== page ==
Saturday, December 22, 2012

The Angel Was... a Calvinist!?

"She will bear a son, and you shall call his name Jesus, 
for he will save his people from their sins." (Matthew 1:21. ESV). 

Alright. I know my Arminian readers (if I have very many) will be crying afoul with the title of this post. No, I don't believe the angels are divided on issues of soteriology between Calvinists and Arminians. So of course, the title is somewhat tongue-in-cheek. 

On the other hand, there are some serious theological implications to the angel's proclamation about our Lord and His work. Let's look at this brief, angelic decree about baby Jesus:

He Will Save
This is a statement of certainty, not possibility. Calvinism holds that the only Savior of God's elect is our Lord Jesus Christ. This was God's plan from all eternity. It is not 'Plan B,' in any sense. It can be Jesus and only Him who saves. We confess the Reformed doctrine of Solus Christus, meaning that salvation is entirely the work of Jesus and none other. 

Neither the decision of a man, nor his freewill (actually, we believe the will is bound, not free) is able to accomplish redemption (John 1:13; Romans 9:16). The angel decreed that Christ's work of redemption was a sure thing, not a probability; Jesus would not only be able to accomplish salvation for the elect, but it is certain that He would.  This can be said because redemption was predestined by God's eternal decree (Ephesians 1:4-5, 11).

His People
Calvinism also holds that Jesus came to redeem a particular people, the elect. In one sense, the blood of Jesus is sufficient to atone for the sins of this whole world--and every other world besides. We grant that the sufficiency of His blood is unlimited in that sense. On the other hand, however, Christ came to shed His blood for a particular people particularly. He came with names and faces in mind, inscribed in the Book of Life.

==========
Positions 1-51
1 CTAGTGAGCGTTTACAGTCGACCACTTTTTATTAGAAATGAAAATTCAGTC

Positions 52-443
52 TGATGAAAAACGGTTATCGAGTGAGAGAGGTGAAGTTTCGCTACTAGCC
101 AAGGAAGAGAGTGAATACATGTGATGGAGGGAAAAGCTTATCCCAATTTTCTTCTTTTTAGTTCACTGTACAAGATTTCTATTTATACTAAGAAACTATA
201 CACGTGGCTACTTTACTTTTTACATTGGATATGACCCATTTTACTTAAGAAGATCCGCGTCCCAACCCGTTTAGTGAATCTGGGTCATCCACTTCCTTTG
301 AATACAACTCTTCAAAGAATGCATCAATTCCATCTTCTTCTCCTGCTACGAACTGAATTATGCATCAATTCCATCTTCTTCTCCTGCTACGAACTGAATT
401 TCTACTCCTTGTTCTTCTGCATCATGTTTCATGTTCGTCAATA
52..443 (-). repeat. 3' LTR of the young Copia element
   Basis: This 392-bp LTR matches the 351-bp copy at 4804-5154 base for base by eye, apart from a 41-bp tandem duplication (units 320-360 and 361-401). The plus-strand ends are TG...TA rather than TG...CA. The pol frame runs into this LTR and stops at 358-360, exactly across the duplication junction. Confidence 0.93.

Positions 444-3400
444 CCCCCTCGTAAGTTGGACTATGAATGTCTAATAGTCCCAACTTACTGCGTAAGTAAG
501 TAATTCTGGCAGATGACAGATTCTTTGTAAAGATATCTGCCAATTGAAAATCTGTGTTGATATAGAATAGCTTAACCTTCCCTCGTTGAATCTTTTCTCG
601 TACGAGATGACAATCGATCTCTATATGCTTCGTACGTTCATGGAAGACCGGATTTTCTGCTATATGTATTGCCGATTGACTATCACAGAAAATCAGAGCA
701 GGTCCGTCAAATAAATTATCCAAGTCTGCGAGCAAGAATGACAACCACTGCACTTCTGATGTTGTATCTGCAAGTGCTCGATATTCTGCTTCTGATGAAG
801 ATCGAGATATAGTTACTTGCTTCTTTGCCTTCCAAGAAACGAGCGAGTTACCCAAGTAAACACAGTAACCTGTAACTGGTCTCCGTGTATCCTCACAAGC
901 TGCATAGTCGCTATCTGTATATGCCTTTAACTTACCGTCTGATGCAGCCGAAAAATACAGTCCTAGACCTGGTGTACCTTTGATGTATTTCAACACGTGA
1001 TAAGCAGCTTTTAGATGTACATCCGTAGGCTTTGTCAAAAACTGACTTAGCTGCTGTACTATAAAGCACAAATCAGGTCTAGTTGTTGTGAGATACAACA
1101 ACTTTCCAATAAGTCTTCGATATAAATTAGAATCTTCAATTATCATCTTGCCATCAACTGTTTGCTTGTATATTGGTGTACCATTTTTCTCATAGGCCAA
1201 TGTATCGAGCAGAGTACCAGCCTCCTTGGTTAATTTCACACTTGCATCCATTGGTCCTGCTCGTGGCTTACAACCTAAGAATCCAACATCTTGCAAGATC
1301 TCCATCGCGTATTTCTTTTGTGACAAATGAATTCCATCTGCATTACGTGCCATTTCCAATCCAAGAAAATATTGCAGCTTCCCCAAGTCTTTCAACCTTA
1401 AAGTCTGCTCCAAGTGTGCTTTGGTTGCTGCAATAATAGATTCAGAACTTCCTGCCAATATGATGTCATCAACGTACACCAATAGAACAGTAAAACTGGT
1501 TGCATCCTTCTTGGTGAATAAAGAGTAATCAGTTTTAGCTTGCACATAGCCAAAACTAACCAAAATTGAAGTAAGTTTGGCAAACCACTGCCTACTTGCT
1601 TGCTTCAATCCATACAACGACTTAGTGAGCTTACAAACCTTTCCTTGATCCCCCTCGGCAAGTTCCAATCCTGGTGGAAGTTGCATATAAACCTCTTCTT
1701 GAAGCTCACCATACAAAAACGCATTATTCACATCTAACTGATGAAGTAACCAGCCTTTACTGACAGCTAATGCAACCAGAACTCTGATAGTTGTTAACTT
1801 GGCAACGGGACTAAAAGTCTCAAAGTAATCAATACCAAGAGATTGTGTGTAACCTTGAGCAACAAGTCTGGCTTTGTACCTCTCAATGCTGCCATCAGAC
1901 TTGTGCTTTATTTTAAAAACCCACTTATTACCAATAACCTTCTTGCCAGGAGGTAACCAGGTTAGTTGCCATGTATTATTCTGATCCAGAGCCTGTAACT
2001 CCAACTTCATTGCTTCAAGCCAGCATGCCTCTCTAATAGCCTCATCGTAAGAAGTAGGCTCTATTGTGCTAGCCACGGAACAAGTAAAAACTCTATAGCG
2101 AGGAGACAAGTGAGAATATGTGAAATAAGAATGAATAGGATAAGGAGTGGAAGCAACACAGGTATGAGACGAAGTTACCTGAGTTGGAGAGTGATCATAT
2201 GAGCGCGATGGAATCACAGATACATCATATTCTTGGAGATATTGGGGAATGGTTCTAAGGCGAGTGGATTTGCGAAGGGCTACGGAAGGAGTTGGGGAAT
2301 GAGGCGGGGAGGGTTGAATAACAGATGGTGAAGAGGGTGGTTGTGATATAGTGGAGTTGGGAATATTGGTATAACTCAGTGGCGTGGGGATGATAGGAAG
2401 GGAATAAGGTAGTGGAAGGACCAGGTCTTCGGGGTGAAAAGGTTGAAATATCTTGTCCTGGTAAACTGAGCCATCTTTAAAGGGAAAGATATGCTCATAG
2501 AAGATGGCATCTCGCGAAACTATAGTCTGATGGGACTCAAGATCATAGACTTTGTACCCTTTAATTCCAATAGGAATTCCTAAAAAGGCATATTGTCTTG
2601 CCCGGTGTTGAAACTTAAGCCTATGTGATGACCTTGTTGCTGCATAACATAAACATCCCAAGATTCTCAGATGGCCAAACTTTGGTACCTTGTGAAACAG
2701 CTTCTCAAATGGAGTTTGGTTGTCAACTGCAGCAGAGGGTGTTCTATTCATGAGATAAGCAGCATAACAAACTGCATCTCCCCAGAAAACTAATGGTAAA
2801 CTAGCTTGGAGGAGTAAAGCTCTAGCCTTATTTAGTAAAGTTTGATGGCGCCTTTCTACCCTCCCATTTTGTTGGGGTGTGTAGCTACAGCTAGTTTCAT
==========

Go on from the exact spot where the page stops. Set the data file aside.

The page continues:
His atonement was not just a generic offer, like a coupon in the newspaper; it was a specific plan to save particular men, women, and children whom He foreknew from all eternity. John 17, is perhaps where we see this implication spelled out most clearly in Jesus' own High Priestly prayer to the Father (see especially verses 2, 6, and 9).

From Their Sins
Calvinism holds that the condition of man is so severe, that man is not able to help himself, or even prepare himself for salvation, in the slightest degree. Salvation must come from the outside. Unlike other systems (i.e. Arminianism) which see the crucial factor in salvation as the sinner's own decision, Calvinism understands that the depravity of man was so severe that we could not lift ourselves up from our bootstraps and merely will to believe. Sin affects; body, mind, will, affections, and heart. 

Praise God that the angel was right! He will (predestination) save His people (particular atonement) from their sins (total depravity). 

Matthew Everhard is the Senior Pastor of Faith Evangelical Presbyterian Church in Brooksville, Florida. Follow on Twitter at @matt_everhard.

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